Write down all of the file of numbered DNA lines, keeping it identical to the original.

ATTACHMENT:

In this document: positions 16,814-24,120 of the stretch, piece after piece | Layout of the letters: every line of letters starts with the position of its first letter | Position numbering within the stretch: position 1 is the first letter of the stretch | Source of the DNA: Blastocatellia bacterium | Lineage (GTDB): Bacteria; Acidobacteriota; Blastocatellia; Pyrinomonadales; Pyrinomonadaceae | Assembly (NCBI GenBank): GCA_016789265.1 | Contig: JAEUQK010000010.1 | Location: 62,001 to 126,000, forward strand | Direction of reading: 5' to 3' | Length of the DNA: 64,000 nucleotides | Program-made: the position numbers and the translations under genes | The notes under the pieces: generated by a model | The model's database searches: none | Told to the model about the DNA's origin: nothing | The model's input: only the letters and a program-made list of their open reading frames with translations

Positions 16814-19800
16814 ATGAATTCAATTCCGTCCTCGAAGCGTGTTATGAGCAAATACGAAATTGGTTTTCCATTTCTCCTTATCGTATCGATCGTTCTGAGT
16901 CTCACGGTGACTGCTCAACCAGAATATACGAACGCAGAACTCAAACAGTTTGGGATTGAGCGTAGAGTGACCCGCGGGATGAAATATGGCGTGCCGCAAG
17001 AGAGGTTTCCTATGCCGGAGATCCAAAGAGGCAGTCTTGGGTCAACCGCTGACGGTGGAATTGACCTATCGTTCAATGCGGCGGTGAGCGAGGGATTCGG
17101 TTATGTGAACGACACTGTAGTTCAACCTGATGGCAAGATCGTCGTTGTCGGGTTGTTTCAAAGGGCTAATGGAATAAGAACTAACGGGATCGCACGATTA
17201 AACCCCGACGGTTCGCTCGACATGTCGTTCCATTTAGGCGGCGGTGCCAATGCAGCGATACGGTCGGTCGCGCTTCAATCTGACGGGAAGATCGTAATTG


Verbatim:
In this document: positions 16,814-24,120 of the stretch, piece after piece | Layout of the letters: every line of letters starts with the position of its first letter | Position numbering within the stretch: position 1 is the first letter of the stretch | Source of the DNA: Blastocatellia bacterium | Lineage (GTDB): Bacteria; Acidobacteriota; Blastocatellia; Pyrinomonadales; Pyrinomonadaceae | Assembly (NCBI GenBank): GCA_016789265.1 | Contig: JAEUQK010000010.1 | Location: 62,001 to 126,000, forward strand | Direction of reading: 5' to 3' | Length of the DNA: 64,000 nucleotides | Program-made: the position numbers and the translations under genes | The notes under the pieces: generated by a model | The model's database searches: none | Told to the model about the DNA's origin: nothing | The model's input: only the letters and a program-made list of their open reading frames with translations

Positions 16814-19800
16814 ATGAATTCAATTCCGTCCTCGAAGCGTGTTATGAGCAAATACGAAATTGGTTTTCCATTTCTCCTTATCGTATCGATCGTTCTGAGT
16901 CTCACGGTGACTGCTCAACCAGAATATACGAACGCAGAACTCAAACAGTTTGGGATTGAGCGTAGAGTGACCCGCGGGATGAAATATGGCGTGCCGCAAG
17001 AGAGGTTTCCTATGCCGGAGATCCAAAGAGGCAGTCTTGGGTCAACCGCTGACGGTGGAATTGACCTATCGTTCAATGCGGCGGTGAGCGAGGGATTCGG
17101 TTATGTGAACGACACTGTAGTTCAACCTGATGGCAAGATCGTCGTTGTCGGGTTGTTTCAAAGGGCTAATGGAATAAGAACTAACGGGATCGCACGATTA
17201 AACCCCGACGGTTCGCTCGACATGTCGTTCCATTTAGGCGGCGGTGCCAATGCAGCGATACGGTCGGTCGCGCTTCAATCTGACGGGAAGATCGTAATTG